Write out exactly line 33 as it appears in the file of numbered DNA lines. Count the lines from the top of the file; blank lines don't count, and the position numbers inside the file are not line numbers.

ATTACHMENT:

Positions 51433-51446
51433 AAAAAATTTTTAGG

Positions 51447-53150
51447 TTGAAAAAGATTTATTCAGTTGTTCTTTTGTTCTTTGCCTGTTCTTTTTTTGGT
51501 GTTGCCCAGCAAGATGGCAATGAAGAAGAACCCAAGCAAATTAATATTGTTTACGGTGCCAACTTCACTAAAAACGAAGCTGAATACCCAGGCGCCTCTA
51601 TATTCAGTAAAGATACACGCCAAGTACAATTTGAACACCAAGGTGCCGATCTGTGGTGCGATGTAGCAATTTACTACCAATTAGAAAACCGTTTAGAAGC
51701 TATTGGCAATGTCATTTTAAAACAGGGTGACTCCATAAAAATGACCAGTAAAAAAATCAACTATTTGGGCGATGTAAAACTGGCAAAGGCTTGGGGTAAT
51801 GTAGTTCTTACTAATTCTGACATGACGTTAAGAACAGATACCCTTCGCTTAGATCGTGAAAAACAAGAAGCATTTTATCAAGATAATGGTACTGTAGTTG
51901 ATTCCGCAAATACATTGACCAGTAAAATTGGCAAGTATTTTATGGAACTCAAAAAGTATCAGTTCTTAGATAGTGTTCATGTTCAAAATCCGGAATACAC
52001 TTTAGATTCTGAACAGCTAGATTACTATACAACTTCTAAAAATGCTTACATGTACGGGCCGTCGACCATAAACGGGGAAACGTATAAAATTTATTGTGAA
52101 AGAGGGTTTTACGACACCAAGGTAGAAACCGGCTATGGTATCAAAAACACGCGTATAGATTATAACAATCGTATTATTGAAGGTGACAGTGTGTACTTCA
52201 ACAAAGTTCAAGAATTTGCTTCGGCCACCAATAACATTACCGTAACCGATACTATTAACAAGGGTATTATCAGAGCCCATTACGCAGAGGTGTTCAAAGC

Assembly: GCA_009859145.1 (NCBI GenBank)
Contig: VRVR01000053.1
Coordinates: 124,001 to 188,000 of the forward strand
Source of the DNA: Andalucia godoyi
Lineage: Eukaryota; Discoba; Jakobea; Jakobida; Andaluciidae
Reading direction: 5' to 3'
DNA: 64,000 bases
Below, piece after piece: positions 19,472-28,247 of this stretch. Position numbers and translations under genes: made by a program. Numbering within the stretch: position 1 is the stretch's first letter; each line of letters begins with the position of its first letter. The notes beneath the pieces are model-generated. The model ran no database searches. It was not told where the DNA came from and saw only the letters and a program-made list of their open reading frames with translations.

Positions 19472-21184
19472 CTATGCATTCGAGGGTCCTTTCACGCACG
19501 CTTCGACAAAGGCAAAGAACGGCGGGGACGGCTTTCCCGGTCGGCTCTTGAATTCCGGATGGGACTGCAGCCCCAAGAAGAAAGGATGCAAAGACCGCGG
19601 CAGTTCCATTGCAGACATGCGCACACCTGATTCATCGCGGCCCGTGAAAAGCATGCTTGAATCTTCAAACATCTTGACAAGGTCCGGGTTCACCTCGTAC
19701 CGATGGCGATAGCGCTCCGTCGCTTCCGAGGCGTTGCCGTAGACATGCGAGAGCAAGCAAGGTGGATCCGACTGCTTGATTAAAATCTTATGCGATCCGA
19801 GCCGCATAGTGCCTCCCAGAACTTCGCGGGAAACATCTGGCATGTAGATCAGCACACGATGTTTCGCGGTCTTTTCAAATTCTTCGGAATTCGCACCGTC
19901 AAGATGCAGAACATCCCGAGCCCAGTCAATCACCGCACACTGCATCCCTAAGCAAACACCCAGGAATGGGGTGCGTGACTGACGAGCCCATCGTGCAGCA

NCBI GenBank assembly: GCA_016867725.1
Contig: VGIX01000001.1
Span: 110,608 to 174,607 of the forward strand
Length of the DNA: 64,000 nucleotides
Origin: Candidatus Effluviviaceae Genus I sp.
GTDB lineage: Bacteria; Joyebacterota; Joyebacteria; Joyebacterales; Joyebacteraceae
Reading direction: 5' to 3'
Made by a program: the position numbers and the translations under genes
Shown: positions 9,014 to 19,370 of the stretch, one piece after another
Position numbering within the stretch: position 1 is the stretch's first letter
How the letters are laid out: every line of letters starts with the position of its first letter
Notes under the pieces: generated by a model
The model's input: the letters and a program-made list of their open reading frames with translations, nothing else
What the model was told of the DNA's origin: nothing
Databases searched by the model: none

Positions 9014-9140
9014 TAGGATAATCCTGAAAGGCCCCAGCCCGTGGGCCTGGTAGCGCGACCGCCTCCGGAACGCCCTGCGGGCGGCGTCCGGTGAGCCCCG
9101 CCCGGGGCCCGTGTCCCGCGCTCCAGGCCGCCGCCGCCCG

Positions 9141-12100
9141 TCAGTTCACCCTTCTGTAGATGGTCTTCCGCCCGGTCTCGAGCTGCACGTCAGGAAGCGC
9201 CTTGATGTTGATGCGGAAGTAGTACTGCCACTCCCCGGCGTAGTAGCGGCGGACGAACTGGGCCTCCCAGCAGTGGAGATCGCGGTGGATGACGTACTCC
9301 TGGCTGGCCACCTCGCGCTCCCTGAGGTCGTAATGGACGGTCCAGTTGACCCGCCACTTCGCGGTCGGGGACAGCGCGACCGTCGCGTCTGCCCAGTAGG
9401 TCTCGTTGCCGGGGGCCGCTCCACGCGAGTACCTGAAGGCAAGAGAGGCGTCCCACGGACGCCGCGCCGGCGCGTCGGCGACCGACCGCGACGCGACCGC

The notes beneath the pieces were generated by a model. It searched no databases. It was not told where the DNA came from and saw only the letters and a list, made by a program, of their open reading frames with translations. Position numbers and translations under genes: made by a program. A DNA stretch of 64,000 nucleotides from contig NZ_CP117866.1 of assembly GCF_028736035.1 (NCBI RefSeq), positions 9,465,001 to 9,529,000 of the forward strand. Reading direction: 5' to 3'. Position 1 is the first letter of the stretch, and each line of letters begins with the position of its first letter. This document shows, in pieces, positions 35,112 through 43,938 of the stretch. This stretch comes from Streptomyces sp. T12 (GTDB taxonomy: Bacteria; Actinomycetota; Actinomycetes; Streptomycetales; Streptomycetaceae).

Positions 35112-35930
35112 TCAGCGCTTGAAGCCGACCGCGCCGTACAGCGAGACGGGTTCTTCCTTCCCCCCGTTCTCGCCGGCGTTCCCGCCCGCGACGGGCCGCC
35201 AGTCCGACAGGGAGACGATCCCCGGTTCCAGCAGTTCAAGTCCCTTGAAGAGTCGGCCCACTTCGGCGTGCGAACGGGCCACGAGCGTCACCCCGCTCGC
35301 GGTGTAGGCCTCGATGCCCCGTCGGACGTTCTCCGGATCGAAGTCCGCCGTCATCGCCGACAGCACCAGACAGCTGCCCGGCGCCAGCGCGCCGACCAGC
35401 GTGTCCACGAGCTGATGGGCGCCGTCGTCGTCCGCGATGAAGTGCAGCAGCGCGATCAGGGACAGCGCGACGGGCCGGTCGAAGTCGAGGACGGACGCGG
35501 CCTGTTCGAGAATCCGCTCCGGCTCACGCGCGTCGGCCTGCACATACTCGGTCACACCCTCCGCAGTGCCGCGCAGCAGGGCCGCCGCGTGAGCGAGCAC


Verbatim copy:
GTDB lineage: Bacteria; Joyebacterota; Joyebacteria; Joyebacterales; Joyebacteraceae